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Wrexham Hotels and Guest Houses

Moreton Park Hotel
   
Gledrid, Wrexham, LL14 5DG
   +44 (0)1691 776666
 
 
Prices:
 
Single from: £60.00
Double from: £60.00
per room per night
 
Local Map
 
 
The Queens Hotel
   
Queen Street, Cefn Mawr, Wrexham, LL14 3BD
   +44 (0)1978 820395
 
 
 
Prices:
 
Single from: £45.00
Double from: £45.00
per room per night
 
Local Map
 
 
Grove Guest House
   
36 Chester Road South, Wrexham, LL11 2SD
   +44 (0)1978 354288
 
   E-mail Establishment
 
Prices:
 
Single from: £58.50
Double from: £58.50
per room per night
 
Local Map
 
 
Canalside Cottage
   
Pentre, Wrexham, LL14 5AW
   +44 (0)1691 774542
 
 
 
Prices:
 
Single from: £161.00
Double from: £161.00
per room per night
 
Local Map
 
 
Holt Lodge Hotel
   
Wrexham Road, Wrexham, LL13 9SW
   +44 (0)1978 661002
 
 
Prices:
 
Single from: £59.00
Double from: £59.00
per room per night
 
Local Map
 
 
The Lemon Tree
   
29 Rhosddu Road, Wrexham, LL11 2LP
   +44 (0)1978 261211
 
 
Prices:
 
Single from: £58.50
Double from: £58.50
per room per night
 
Local Map
 
 
The Hand Hotel
   
Church Street, Chirk, Wrexham, LL14 5EY
   +44 (0)1691 773472
 
 
Prices:
 
Single from: £55.00
Double from: £55.00
per room per night
 
Local Map
 
 
Rossett Hall Hotel
   
Chester Road, Rossett, Wrexham, LL12 0DE
   +44 (0)1244 570518
 
 
 
Prices:
 
Single from: £62.00
Double from: £62.00
per room per night
 
Local Map
 
 
Ramada Plaza Wrexham
   
Ellice Way, Wrexham, LL13 7YH
   +44 (0)1978 291400
 
 
 
Prices:
 
Single from: £62.25
Double from: £62.25
per room per night
 
Local Map
 
 
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of the number, missing out the zero shown in brackets.
Other accommodation near Wrexham

As the largest town in North Wales, Wrexham carries quite a bit of importance in the region. It is the administrative center of the Wrexham County Borough and it is also the center of retail, industry, and commerce in North Wales. The city proper has about forty five thousand citizens but if you include the entire greater urban area of the city then you have a more comprehensive population of around one hundred and fifty thousand. This total places Wrexham and its surroundings behind only three districts in Wales in terms of size and population.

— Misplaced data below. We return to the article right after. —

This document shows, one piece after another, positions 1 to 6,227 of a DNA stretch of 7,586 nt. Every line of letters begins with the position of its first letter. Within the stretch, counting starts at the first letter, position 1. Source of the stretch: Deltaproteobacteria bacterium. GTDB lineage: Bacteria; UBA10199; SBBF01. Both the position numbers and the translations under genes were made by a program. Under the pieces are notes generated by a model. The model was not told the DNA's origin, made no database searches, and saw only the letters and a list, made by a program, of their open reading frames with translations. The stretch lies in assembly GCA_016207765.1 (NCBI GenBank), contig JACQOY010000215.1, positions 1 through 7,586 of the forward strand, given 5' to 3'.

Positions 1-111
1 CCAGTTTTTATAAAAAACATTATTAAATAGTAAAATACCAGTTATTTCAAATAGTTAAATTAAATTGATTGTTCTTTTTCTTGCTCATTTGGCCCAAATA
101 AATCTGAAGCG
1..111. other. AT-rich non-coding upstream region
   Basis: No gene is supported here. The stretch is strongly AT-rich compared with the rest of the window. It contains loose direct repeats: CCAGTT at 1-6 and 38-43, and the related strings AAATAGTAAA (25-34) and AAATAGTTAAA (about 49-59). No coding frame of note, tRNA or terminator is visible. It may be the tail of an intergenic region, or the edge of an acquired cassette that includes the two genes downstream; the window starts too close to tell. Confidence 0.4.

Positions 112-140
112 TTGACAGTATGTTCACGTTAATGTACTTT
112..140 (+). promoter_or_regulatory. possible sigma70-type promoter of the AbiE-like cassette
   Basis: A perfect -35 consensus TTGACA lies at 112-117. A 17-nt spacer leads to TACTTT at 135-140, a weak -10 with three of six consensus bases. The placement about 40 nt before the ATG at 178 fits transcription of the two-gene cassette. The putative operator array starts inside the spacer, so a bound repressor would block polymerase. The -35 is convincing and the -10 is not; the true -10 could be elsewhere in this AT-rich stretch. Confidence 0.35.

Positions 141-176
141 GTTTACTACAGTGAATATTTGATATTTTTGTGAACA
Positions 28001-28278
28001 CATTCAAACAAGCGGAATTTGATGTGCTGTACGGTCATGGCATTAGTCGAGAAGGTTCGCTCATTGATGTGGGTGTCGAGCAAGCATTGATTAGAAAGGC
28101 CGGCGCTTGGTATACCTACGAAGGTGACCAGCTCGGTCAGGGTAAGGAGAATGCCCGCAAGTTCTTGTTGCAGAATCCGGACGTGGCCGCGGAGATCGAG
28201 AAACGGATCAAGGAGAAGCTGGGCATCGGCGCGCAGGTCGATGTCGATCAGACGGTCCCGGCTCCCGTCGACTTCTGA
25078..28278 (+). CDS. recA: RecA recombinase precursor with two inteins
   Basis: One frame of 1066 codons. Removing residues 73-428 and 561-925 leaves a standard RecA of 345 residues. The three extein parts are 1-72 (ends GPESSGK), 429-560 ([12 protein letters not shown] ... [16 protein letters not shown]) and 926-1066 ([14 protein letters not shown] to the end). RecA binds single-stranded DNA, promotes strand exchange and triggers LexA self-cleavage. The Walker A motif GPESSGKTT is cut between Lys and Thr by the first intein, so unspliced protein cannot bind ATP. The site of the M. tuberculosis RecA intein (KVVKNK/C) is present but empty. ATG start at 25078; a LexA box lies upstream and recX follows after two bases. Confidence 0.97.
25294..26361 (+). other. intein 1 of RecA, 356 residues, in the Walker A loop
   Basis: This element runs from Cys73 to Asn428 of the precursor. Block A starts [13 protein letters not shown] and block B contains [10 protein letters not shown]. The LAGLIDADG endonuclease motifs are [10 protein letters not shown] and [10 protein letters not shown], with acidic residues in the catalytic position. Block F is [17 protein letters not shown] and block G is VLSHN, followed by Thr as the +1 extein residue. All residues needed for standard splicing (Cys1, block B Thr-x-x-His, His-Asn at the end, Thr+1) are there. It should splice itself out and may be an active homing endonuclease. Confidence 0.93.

For such a large city, Wrexham maintains much of the natural beauty that it has always possessed and this makes it a bit anomalous among other large cities in the United Kingdom. The Welsh Mountains and the Dee Valley both come together on either side of Wrexham to provide a stunning landscape for the many residents of the city. One can only imagine how beautiful Wrexham was eight thousand years ago when it was first inhabited by humans. At any rate, the Wrexham we know and love didn't truly begin to build itself up until the 1700s. This is the time when the city began to be known around the region for its superior leather products. Skinning and tanning was big business at the time and Wrexham was filled to the brim with the trade. Nearly every part of the cow was used in some capacity in Wrexham, from horns used to make buttons to hooves used for several different purposes. Despite the burgeoning growth of the leather trade, Wrexham still had a fairly meager population of around two thousand citizens at this time and the city didn't truly explode in growth until the Industrial Revolution. By the 1800s, though, smelting hit Wrexham in a big way and the city was never the same again.

The mid 1800s saw perhaps the fastest growth in the history of the city with newspapers, market squares, and breweries popping up all around town. Brickwork, coal mines, and steel factories were built in the subsequent decades and Wrexham saw its fortunes increase all the way through the twentieth century. Unfortunately, the recent years have been difficult for Wrexham and the town entered a fairly sizable period of depression toward the last half of the 1900s. Many coal mines and steelworks were shut down and countless jobs were lost as the city struggled to hold on to what little industry it had left. Luckily, it seems that the worst of those difficult years is over and Wrexham is now in the process of rebuilding its downtown area. Money is finally being pumped into the old infrastructure and the next couple decades look to be very pivotal for the future of the city. One can only hope that Wrexham lands squarely on its feet and if current trends are any indication we can all rest comfortable knowing that the city will likely be back on top in no time.


If you run a hotel, guest house or bed & breakfast and would like to be included in A1 Tourism's Hotel & Guest House Directory, please contact us

The Wrexham Tourist Board gives comparable information to this page. If you require more information about Wrexham, you may be able to obtain it from the Wrexham Tourist Board.

We hope you find suitable Wrexham accommodation. You can book cheap hotels, guest houses or Wrexham bed and breakfasts from the list above. Enjoy your stay in Wrexham hotels.

 
 
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